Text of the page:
L a N o r i a.

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Yesterday was my first day at the hospital, and it’s taken me until now to form articulate thoughts about the experience. It was just so different from anything I’ve ever experienced!

When I arrived, they assigned me to the Emergency Room. I recently spent some time shadowing in an Emergency Room in Waco, so I was excited to have a direct comparison readily available. When I walked in, I realized it was literally an Emergency Room — a single room with a metal desk, an observation table, a stethoscope, and a sink. There was a doctor and a medical student, and a bunch of people outside the doorway waiting to come in.

La Noria is a hospital that specifically works with uninsured patients, or patients who have a government-sponsored insurance called SIS. If you come to the ER, you must purchase or bring your own thermometer, latex gloves, sutures, or whatever they will need for your visit. If you don’t have what the doctor needs, you must go to the pharmacy located at the hospital entrance and buy what is needed, and then return to the group of people and wait again. On one hand, it seemed strange that the doctors didn’t have latex gloves and other basic necessities available as a part of the visit. On the other hand, I think it’s a solid compromise between the hospital and the people who don’t have health insurance. Here, medical supplies aren’t catastrophically overpriced like in the US. I needed medication from the pharmacy yesterday and it was 1.80 soles, which is about 60 cents in the US. If someone doesn’t want to buy health insurance, I think this is a fair way to compromise, as long as it is justly followed through. All in all, it was very interesting to see the different approach to health insurance here!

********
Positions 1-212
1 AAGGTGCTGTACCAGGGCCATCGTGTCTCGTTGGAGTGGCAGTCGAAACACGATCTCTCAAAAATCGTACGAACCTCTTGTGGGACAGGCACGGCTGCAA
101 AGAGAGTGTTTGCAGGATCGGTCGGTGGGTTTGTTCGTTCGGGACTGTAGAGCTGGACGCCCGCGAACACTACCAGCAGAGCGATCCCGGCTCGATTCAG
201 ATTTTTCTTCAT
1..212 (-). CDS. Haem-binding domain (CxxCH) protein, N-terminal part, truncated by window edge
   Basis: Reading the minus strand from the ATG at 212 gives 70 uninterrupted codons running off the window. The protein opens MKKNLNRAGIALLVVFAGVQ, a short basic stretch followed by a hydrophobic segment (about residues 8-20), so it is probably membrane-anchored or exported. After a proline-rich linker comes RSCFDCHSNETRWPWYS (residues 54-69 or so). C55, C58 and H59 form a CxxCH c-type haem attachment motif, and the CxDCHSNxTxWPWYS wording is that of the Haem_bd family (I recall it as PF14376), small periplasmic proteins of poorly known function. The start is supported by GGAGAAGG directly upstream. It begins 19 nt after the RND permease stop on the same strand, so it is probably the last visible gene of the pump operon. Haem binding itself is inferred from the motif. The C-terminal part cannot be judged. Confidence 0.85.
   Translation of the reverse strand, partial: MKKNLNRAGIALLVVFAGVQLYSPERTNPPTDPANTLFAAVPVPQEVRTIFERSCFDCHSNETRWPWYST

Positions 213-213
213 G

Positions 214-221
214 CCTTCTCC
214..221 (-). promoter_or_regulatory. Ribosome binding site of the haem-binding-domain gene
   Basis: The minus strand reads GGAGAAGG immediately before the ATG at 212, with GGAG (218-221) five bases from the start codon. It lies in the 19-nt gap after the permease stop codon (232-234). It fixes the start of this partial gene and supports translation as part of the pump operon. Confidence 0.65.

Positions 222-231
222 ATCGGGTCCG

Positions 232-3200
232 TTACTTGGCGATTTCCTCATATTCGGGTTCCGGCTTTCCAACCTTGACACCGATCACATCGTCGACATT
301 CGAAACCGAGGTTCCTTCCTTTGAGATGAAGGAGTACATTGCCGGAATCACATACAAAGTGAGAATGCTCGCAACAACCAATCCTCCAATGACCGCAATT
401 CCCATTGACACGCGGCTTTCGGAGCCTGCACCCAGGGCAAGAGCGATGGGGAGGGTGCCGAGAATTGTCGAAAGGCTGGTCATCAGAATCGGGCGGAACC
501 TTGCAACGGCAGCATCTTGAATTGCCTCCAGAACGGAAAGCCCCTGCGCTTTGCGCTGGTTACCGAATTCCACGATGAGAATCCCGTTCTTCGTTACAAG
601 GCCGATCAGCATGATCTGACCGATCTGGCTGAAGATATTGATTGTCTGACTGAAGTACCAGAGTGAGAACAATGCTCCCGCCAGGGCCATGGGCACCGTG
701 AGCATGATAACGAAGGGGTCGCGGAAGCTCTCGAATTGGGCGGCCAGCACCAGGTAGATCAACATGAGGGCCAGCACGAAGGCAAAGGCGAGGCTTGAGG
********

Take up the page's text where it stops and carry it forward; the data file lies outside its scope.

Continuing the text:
When a patient arrives to the ER, they just walk in the open door and see if the doctor is already with someone. All of the HIPAA policies that have been indoctrinated into my brain were freaking out all day, and I had to continually remind myself that HIPAA isn’t applicable here. I’m starting to understand some of the ethical reasoning behind HIPAA, especially in regards to patient privacy and respect. Just another interesting part of the day. Anyway, so when the patient arrives, the doctor asks them for their name, age, address, and reason for visiting, and then they record it in a book that resembles how I imagine Santa Claus would keep tabs on little kids. Then they describe their problem, and the doctor either refers them to another part of the hospital or has them lay down for a physical exam. The examination table has no hygienic paper on it, so one minute it could have a sick baby on it, the next it could be a woman with typhoid. Occassionally the doctor would use hand sanitizer in between patients, but it was not as consistent and strictly followed as it is in the US. That was the most surprising aspect of the day for sure.

Friends, I had no idea that medicine looked like this in a developing country. Someone recently responded to a social media post and asked why I have been so surprised by what I’ve seen in Peru. I certainly was expecting poverty, but not to this degree. Not in a developing country. Not in a major metropolitan city. Basic hygiene, basic patient privacy, and basic safety precautions are not applicable here. From now on when I hear that an area is medically underserved, I’ll be thinking about this single Emergency room with a mass of people outside waiting to see the single doctor.

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